By Bruce Farrow on January 15, 2015
In a land far away, there was once lived a beautiful tiger. This tiger was the most stunning animal ever to have walked this planet and its name was Pūrṇatā, which meant perfection.
A long time ago when Purnata was a young tiger he used to go into the forest to hunt. He was unsure of himself and had little experience of life and what tigers were meant to do. He hadn’t yet learned to be wary of danger and believed that life was simple. All he had to do was to hunt his dinner, eat it and sleep. What could be more straightforward than that? No-one had told him about the dangers of the forest and consequently he never looked for them. He would wander around and explore the forest and one day he found a lake and was startled when he saw his reflection in it.
He looked carefully at the ‘apparition’ and thought – well, that’s what a tiger looks like. He then looked more carefully and decided his fur wasn’t ‘quite right’ and that he was too stripy and he didn’t like that. What he failed to recognise that he was the most beautiful tiger in the world. Purnata moved on and was now feeling a little low because he hadn’t liked his reflection.
Later that day Purnata was walking down an overgrown path when, all of a sudden, a net dropped on him and he was captured. He couldn’t move and he didn’t struggle because the more he struggled the tighter the net became.
The net had been set by a man called Dusta who was, indeed, an evil man. Dusta was an experienced poacher who captured animals as trophies. He wasn’t interested in how beautiful the animal was, he was just interested in boasting that he owned the animal. This is what his profession was and he was, indeed, an evil man and thought himself to be most important.
He came for Purnata and bundled the beautiful tiger into the back of his truck and took it home where he placed it in a cage. Poor Purnata was frightened and when Dusta beat him he couldn’t understand why, and was very sad. Then Dusta would feed him and Purnata would think that life was ok again, and then Dusta would beat him again for no reason apart from the boosting his ego and giving him a sense of power. After all he was evil bully with no friends.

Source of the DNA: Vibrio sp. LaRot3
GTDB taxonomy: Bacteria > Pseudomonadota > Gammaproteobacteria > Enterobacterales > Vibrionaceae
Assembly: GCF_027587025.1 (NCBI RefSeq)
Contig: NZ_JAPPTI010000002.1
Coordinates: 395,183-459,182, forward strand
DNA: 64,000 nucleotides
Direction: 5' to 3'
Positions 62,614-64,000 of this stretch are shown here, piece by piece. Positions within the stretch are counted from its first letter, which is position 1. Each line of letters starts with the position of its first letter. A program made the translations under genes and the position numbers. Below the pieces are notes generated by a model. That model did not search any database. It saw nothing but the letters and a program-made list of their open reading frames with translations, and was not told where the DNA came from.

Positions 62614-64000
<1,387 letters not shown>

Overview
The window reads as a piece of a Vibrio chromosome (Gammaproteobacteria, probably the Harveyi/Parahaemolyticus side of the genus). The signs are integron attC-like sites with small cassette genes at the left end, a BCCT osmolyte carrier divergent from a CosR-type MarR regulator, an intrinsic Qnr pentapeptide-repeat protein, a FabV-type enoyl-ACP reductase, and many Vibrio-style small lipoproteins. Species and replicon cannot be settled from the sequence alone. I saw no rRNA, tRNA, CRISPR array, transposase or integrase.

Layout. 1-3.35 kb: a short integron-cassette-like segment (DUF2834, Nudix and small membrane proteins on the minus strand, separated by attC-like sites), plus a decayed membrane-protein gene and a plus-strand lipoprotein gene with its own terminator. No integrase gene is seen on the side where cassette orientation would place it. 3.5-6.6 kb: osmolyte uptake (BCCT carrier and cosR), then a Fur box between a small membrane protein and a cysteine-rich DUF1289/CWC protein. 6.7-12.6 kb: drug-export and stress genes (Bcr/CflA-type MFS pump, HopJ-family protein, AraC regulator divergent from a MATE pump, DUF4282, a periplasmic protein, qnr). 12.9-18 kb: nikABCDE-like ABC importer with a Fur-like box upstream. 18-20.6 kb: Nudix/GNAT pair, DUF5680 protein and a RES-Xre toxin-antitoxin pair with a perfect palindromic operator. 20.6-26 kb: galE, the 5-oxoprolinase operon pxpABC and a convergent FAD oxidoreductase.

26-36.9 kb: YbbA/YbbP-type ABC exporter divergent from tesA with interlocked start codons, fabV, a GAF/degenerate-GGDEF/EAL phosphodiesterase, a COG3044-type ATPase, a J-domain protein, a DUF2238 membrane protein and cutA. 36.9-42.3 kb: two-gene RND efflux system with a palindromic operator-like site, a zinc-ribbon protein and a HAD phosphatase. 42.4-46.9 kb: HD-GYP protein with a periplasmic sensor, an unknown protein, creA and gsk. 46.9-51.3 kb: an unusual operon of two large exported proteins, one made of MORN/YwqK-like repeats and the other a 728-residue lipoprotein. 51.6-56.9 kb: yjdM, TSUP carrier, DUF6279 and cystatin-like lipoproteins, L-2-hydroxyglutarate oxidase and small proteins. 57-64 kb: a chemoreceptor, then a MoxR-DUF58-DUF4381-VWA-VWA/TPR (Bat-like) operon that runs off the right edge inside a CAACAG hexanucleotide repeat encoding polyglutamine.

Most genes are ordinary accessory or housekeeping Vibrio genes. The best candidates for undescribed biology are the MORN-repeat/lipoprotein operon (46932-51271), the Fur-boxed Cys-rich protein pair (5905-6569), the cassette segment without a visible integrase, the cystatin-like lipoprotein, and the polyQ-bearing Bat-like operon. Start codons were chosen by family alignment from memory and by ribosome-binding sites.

Over the years Purnata accepted the regular beatings. He accepted that was his lot in life and existed in a miserable world.
Many miles away in a foreign country there was a man who worked for one of the animal charities and his special interest was tigers. His name was Daya, which means kindness. Through the grapevine he heard about the beautiful tiger in captivity in that land far away, and set out to release it.
He travelled many miles, across many countries and finally arrived in the village where Purnata was being held in his cage.
One night, he broke into the compound and released Purnata and took him away to a rescue centre on the border. There he cared for Purnata and fed him good food and brushed him and washed his wounds. Over a period of time Purnata began to trust Daya and found that he was very different to Dusta. Here was a man who was kind to him and fed him the best food and cared for him and Purnata grew very fond of his acquaintance.
But trouble was afoot. Many miles away Dusta was enraged that someone had ‘stolen’ what was his. At least he believed Purnata was his and he plotted to get Purnata back. He didn’t really want Purnata but everyone was laughing at Dusta and saying how stupid he was allowing his trophy to escape. He couldn’t comprehend that it was his own wickedness that had caused Daya to come and rescue Purnata and purely because he had lost face and because he didn’t have a trophy anymore, he plotted revenge.
He was not convinced he would be able to capture another tiger because the forest had learned about Dusta and his traps so it was important to Dusta that he didn’t lose face. He didn’t realise his reputation was in tatters anyway. After all he had no friends to tell him!